Overseas Travel

Travel Firm TUI Joins Airlines Suing the Government Over “Traffic Light” Travel System

Pressure is mounting on the Government to ease restrictions on overseas travel, with the travel firm TUI joining the list of airlines raising legal concerns about “inexplicable” and “shambolic” decision-making. Sky News has the story.

The travel giant said it was “inexplicable” that ministers decided to put Portugal on its “Amber List” last month – and not move the Greek and Balearic Islands, which have low Covid rates, on to the “Green List”.

Speaking at the Travel Matters conference on Tuesday, travel association ABTA also said it was considering joining TUI, Virgin Atlantic, Ryanair, British Airways’s parent group IAG, and the Manchester Airport Group in taking legal action against the Government.

Last week Ryanair Chief Executive Michael O’ Leary described the Government’s international travel policy as a “shambles” and announced legal action along with a number of partners.

Andrew Flintham, TUI Managing Director, accused the Government of not listening to the industry’s needs after Aviation Minister Robert Courts failed to turn up to the conference due to a “diary clash”.

“It is incredibly disappointing that the aviation minister didn’t come to speak with us all today,” he said.

“There is no doubt the Government needs to hear what we have to say as an industry and this once again feels like a sign they’re not.”

Worth reading in full.

Freeing Up Overseas Travel in Coming Months “Difficult”, Says Matt Hancock

Unmoved by the discovery that fewer than one in 200 travellers from “Amber List” countries are testing positive for Covid when back in Britain, the Health Secretary says that it will be “difficult” to free up international travel over the coming months. The Government is concerned that relaxing travel restrictions could undo the success of the vaccine roll-out.

While the MailOnline reports that fully vaccinated Brits could be exempted from quarantine rules linked to Amber List countries from August (despite Matt Hancock saying that the move is not currently “clinically advised”), it seems unlikely that the number of countries on the “Green List”, which frees all travellers from the requirement to self-isolate, will increase much in the near future.

The Independent has more.

At present, the only viable holiday destinations from which quarantine is not required are Gibraltar and Iceland. Many other locations have far lower rates of coronavirus than the U.K., and the travel industry is calling for a rapid expansion of the… “Green List”.

The next review is due on Thursday, with Malta, Italy, Morocco and Spain’s Balearic islands all candidates for moving from the Amber List to Green…

On Sky News, Matt Hancock said the vaccine programme had freed up “a huge number of the restrictions here at home”. But he warned: “It is more difficult freeing up international travel.

“We have one of the tightest border control systems in the world and we have that because we want to protect this amazing progress we’ve made at home with the vaccination programme…

“We’ll get there when it’s safe to do so.”

The travel industry is staging a day of action at Westminster on Wednesday, calling for fewer restrictions on going abroad and financial support for agents, operators and airlines.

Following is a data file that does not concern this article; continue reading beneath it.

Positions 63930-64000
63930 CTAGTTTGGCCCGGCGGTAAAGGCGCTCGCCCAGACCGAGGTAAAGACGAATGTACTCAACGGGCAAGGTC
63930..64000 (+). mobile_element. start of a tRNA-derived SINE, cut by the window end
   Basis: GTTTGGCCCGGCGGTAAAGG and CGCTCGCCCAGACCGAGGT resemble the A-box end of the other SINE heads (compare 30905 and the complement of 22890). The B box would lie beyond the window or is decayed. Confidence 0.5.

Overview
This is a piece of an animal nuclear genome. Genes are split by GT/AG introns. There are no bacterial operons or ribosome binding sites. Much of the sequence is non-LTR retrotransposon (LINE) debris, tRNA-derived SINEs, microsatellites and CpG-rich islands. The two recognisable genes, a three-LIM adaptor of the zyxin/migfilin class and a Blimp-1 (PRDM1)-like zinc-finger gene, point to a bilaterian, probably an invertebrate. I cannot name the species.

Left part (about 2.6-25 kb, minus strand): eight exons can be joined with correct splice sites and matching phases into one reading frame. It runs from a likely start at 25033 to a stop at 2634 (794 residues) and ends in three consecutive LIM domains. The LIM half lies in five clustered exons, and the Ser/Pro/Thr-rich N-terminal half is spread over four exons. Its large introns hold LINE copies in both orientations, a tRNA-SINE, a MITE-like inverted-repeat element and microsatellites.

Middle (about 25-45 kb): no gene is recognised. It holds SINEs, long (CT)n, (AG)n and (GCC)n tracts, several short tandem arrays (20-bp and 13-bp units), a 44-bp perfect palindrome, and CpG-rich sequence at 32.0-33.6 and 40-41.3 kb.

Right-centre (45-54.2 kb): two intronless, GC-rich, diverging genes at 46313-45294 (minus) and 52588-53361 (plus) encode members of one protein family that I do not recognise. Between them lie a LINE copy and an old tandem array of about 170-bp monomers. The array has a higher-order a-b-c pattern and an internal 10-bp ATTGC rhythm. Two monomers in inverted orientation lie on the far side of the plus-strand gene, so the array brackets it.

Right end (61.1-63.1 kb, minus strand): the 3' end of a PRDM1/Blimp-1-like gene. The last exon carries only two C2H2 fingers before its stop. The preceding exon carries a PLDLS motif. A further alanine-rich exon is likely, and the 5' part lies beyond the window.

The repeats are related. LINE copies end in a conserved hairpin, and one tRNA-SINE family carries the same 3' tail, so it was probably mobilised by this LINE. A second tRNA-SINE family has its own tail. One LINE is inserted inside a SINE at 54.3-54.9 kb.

Worth reading in full.

Fewer Than 1 in 200 Travellers From “Amber List” Countries Are Testing Positive for Covid

Thousands of holidays have been ruined by the Government placing countries – most recently, Portugal – on its travel “Amber List”, forcing travellers who didn’t cancel their plans to fork out for at least two PCR tests and to quarantine for 10 days upon their return. But new data shows that fewer than one in 200 travellers from Amber List countries are testing positive when back in Britain. This discovery has led to more calls for restrictions to be eased before more harm is done to the already battered travel industry. The Times has more.

An analysis of the latest figures from NHS Test and Trace, which are updated every three weeks, also shows no “variants of concern” were detected from any passenger returning from one of the 167 countries on the Amber List.

Only 89 of 23,465 passengers who travelled to the U.K. from these destinations between May 20th and June 9th tested positive for the coronavirus – a rate of 0.4%. There were no positive cases from 151 of these countries…

Nobody travelling from countries on the quarantine-free “Green List” – which includes 11 destinations at present – tested positive during the same period and there were no variants of concern found.

Last night Conservative MPs and travel experts said the data revealed that the border restrictions were too strict as they increased pressure on ministers to significantly expand the green list when they meet on Thursday.

They also said the data strengthened the case for allowing travellers who have had both jabs to be exempt from quarantine, a policy which a senior cabinet minister has appeared to support…

Sir Graham Brady, Chairman of the 1922 Committee of Conservative MPs, said it was time ministers started to take advantage of Britain’s successful vaccine programme.

“Vaccination and testing are making international travel safer just as surely as they make things safer within our borders,” he said. “It’s time British people were able to reap the benefits of the vaccines and for us to get the travel industry moving again.”